• After several demonstrations with different variables. You have videos of several analog models of thrust faults, and students are clear on differences in conditions among the different models. Have the students brainstorm explanations for why the models with different conditions generated different kinematics and structures.
  • Data sets: Pose a question and have students brainstorm data sets that could be used to address the question.
  • Brainstorming comparisons. In order to reinforce concepts of controls on dynamic landform evolution, have students brainstorm evolution of a given set of landforms under different climate conditions or on another planet such as Mars.
  • Why study X: Students tend to compartmentalize their courses. Have them brainstorm the relevance of what they are learning in your course for addressing questions in hydro, paleo, seds, glacial geology, etc. and the role of other disciplines for solving problems in your course topic.
  • Getting beyond a simple model: Toward the end of an upper level tectonics class, have students brainstorm the aspects of real-world plate boundaries that do not fit a simple, intro geo-level model of plate tectonics and what the significance of those exceptions might be.
  • Social responsibility as a geoscientist: Have students brainstorm creative ideas for informing the public about tectonics-related hazards and for helping people make decisions that will lower their own risk.
  • Alternative to a lecture about the components of structural analysis. Show a picture of an outcrop with spectacular deformation, and have students work in pairs to make a list of all the questions they could ask about what they see in the picture.
    • As each pair offers a question, add it without comment to one of 3 unlabelled sections of the board, one section each for descriptive, kinematic, and dynamic questions.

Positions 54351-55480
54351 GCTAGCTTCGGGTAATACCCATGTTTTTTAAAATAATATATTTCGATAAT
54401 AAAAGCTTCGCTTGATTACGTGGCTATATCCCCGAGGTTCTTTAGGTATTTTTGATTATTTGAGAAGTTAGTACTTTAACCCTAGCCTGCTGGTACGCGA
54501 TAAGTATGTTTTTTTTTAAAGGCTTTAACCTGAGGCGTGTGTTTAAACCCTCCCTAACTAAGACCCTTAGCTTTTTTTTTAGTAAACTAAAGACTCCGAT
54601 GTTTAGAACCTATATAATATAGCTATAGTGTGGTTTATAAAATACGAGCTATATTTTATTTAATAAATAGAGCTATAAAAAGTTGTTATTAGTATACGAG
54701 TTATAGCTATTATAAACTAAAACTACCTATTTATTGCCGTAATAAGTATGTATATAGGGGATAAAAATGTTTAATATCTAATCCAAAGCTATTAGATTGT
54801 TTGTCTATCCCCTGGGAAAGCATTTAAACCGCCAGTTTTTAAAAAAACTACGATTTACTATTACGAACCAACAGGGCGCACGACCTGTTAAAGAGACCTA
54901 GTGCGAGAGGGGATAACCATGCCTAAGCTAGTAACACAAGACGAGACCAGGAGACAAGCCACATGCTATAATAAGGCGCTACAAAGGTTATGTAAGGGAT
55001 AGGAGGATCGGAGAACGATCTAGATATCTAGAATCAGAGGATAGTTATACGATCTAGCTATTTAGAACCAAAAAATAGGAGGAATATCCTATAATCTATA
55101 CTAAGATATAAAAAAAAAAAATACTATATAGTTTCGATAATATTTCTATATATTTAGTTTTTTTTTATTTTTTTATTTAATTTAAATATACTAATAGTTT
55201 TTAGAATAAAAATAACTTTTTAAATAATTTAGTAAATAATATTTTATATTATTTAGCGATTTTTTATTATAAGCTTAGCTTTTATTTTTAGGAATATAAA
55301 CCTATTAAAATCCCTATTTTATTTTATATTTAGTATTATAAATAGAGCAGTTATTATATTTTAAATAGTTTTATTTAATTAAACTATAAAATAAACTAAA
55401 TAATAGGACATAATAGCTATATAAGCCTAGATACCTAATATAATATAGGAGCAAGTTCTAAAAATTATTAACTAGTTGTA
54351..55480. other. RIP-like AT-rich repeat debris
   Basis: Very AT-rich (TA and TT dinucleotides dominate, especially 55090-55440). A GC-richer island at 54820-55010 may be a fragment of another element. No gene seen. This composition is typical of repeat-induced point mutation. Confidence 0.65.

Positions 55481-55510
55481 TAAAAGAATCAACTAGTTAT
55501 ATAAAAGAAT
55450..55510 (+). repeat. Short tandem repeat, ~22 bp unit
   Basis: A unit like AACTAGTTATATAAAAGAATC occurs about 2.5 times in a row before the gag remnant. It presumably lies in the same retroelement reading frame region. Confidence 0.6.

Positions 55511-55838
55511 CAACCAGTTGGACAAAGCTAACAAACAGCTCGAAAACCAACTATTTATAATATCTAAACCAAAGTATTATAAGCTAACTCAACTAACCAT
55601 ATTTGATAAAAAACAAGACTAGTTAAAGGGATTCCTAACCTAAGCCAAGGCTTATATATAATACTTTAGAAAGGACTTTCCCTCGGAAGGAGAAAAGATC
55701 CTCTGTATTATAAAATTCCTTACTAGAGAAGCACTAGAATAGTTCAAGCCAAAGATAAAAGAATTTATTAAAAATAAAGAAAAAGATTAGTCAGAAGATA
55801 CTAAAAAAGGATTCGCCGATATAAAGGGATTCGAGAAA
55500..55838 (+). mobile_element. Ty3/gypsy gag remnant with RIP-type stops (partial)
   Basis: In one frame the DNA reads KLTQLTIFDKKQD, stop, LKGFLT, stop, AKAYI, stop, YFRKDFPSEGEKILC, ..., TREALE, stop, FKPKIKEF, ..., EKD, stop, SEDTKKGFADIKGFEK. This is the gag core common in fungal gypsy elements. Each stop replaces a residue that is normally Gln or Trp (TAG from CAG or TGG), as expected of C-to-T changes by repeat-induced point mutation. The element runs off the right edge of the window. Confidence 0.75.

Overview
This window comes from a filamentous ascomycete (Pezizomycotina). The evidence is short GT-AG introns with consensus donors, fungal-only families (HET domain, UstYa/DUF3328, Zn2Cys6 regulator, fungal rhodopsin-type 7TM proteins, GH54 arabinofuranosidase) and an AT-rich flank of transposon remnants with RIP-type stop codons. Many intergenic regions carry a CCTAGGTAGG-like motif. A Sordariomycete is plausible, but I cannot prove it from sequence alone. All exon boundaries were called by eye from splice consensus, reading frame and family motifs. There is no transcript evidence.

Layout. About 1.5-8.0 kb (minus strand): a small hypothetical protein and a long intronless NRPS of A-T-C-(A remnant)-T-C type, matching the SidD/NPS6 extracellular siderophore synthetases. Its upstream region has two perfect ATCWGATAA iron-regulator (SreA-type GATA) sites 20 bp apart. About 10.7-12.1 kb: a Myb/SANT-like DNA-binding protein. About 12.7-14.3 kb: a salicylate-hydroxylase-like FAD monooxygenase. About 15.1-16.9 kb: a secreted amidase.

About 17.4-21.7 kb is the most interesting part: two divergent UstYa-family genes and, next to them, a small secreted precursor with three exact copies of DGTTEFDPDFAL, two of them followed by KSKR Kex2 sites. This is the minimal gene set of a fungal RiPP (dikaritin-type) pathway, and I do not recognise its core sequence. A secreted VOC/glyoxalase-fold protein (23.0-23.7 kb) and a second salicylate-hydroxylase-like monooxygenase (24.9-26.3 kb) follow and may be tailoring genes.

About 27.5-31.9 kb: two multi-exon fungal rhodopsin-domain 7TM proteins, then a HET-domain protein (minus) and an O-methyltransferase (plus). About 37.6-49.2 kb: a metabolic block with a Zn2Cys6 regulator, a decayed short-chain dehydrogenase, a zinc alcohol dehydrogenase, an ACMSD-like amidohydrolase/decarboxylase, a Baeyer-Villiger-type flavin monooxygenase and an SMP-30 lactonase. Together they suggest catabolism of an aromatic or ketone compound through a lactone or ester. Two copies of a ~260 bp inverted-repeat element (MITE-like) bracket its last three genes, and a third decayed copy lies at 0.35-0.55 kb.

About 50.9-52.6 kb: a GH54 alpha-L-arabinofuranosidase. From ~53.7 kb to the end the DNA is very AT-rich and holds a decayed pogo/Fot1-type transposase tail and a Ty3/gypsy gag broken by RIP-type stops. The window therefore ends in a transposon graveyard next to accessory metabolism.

• After you have added all student questions, have students discuss what makes the questions in the three sections of the board different from one another.
    • If one section is short on example questions, have them brainstorm others to add that are similar in type.
    • Give a mini-lecture consolidating the differences among descriptive, kinematic, and dynamic analysis.
    • Have students decide if there are questions in any of the lists that don't "fit", and move them to the correct section

More resources on brainstorming

From the NAGT Teach the Earth Portal

Research on brainstorming

  • Isaksen, Scott G. and Gaulin, John P. , 2005, A Reexamination of Brainstorming Research: Implications for Research and Practice: Gifted Child Quarterly, v49 n4 p315 Fall 2005. 15 pp.

Other On-Ramps can be found in the Navigation (left side of page) or Available On-Ramps

Small NSF Logo The On-Ramps Project provides quick-start guides for faculty interested in incorporating successful and easily implemented teaching strategies to improve student learning in the broad field of tectonics. The Project was funded by NSF grant EAR1841227 and grew out of a recommendation in the 2018 community vision document [link https://digital.lib.washington.edu/researchworks/handle/1773/40754 'Challenges and Opportunities for Research in Tectonics'.
Brainstorming On-Ramp authors: Barbara Tewksbury and Philip Resor.
Project leads: Philip Resor, Barbara Tewksbury, Jennifer Wenner.
Additional authors: Kim Blisniuk, Cailey Condit, Anne Egger, Kyle Fredrick, Jamie Kirkpatrick, Sara Mana, Kendra Murray, Beth Pratt-Sitaula, Christine Regalla, and Carolyn Tewksbury-Christle.
Graphics: Logo - C. Tewksbury-Christle; photos - banner & p. 2, C. Gerbi; p. 1, P. Resor.
Copyright: On-Ramps may be distributed freely, with attribution, under a Creative Commons License.